My Mother Kept Secrets in Yiddish. Then, It Was My Turn to Hide Something. – Kveller
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My Mother Kept Secrets in Yiddish. Then, It Was My Turn to Hide Something.

She wanted to protect us, and now I must protect her.

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It is June 1, and with my two sisters, I am in Minneapolis visiting my mother to celebrate her 90th birthday. June 1 is also the date of my husband’s and my wedding anniversary. He has not flown with me from Los Angeles, though, because he remains at home in a declining state of Alzheimer’s disease, while our son Matt is caring for him throughout the weekend.

My husband, Irv, truly the love of my life, had practiced medicine as an internist and cardiologist, and now doesn’t know where I am. Matt reports that his dad is aware that someone important and close to him seems to be missing. Quietly and with a puzzled brow, he scouts the house, room after room, pats an empty bedside and pillow, opens and closes the refrigerator door, as if asking the whereabout of his meals and who is preparing them. Where is his favorite dessert, tapioca pudding? Matt has been ordering in pizza.

As much as I would like to prevent my aged mother from knowing the deep pain our two sons and I suffer, the tragic illness is a protracted situation, and I cannot keep it from her. I cannot protect her from this. But I do keep another secret from her: Seven weeks ago I had undergone a mastectomy.

My sisters and I had grown up with a mound of secrets kept from us. Some were outright lies, particularly when we were very young and particularly those involving death. Years later our parents would explain they believed that children didn’t understand such matters. I learned of a favorite cousin’s calamitous drowning in Lake Calhoun only years later when I was 11 or 12, accidentally having come upon a newspaper clipping crumpled in the back of a desk drawer. I’d been told, not long after Freddy’s disappearance, that he couldn’t come to play because he was living far away in a military school. I didn’t even get a definition of a military school.  

At the root of all this secret-keeping was Yiddish. Although not actually fluent in the Ashkenazi language, my mother and father had learned enough from their Eastern European immigrant parents to speak and understand everyday kinds of phrases. Unfortunately, instead of passing down this knowledge to my sisters and I, they used Yiddish to keep our little ears from hearing what they didn’t want us to know.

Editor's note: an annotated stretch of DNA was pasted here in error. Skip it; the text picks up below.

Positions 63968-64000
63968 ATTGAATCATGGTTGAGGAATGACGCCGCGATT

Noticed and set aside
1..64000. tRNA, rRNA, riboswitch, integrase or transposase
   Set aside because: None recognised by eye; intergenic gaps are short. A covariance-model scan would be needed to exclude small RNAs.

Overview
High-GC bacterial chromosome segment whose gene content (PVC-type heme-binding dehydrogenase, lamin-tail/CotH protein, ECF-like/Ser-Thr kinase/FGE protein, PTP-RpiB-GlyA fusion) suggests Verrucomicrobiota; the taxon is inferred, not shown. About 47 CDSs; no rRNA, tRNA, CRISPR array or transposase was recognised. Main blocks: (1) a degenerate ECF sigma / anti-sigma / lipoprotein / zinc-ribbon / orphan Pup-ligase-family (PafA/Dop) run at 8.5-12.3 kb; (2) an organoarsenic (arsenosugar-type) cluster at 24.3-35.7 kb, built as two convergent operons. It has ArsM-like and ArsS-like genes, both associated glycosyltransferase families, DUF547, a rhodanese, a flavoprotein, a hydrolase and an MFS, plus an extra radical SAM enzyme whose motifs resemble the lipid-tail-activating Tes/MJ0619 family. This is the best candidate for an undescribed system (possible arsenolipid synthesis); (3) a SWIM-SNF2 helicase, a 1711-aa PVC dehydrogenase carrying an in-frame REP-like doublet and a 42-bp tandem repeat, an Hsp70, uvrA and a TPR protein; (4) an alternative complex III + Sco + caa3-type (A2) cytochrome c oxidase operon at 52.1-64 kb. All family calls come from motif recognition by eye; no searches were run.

Shah, what does Nancy need to hear about mortgage payments? Shah shah, be quiet… the kinder are in the next room

God forbid we should know about Aunt Gert’s cancer (that word was not even spoken in English; in those years “cancer” was referred to as ‘the big C,” and was only whispered). 

I recall hearing our parents’ harried phone calls back and forth with relatives late one night. Other than the name Sheldon, not one English word was uttered to give a clue. The situation was impossible to keep secret for long, though. From older cousins, my sisters and I learned that Uncle Sheldon had walked out on Aunt Essie, leaving her with two little children.

In time I came to realize how rich and unique Yiddish is, much more than its opportunities for secret keeping, and I regretted not knowing more of the language of my ancestors (beyond gey shlafn when we didn’t go to sleep or shpil a bisl, urging me to practice a piano lesson).

One evening at a campus Hillel house I attended a lecture and readings in Yiddish and English by the extraordinary storyteller, Isaac Bashevis Singer. I was enthralled being in his presence, but also starkly aware of the missed opportunity in my childhood home.

As adults, my sisters and I vowed to be truthful to each other and our children no matter the situation, and we have kept that promise.

And so there we were, with our mother, all cheerful and festive, celebrating her as a queen. (She is shocked at reaching the age of 90.) We eat at her favorite brunch spot, Perkins Pancake House, and then enjoy paintings and ceramic works in the Minneapolis Institute of Art and rest outdoors on a bench in the museum’s Chinese garden. Soon we have a fancy dinner and sing “Happy Birthday” as a specially ordered chocolate layered cake is delivered to the table. We gift Mother a colorful flowery Vera Bradley purse and a soft pink silk neck scarf to match. 

And there I am, wearing a temporary breast prosthesis and a long-sleeved top over a compression sleeve. Throughout the weekend I am sneaking in post-op arm exercises to regain muscle strength, stretching my fingers up and down a wall. It’s daunting to keep all this hidden, but I deem it necessary.

I know that tragedy and illness are always disheartening, especially when one feels helpless. My mother, a widow in assisted living, is already distraught about my husband’s decline and my struggle to manage. Certainly I need to spare her further distress about me.

Back home, my husband is happy to see me and visibly takes comfort in my warm arms. Within seconds, he doesn’t realize that I’d been gone. My mother would live nearly four years longer, sadly following updates of the progression of my deteriorating husband, her son-in-law, but never learning of my breast cancer and the careful steps I took to spare further heartbreak and fear.  

In a reverse parent/child situation, I needed to keep the secret from my mother. I needed to protect her.

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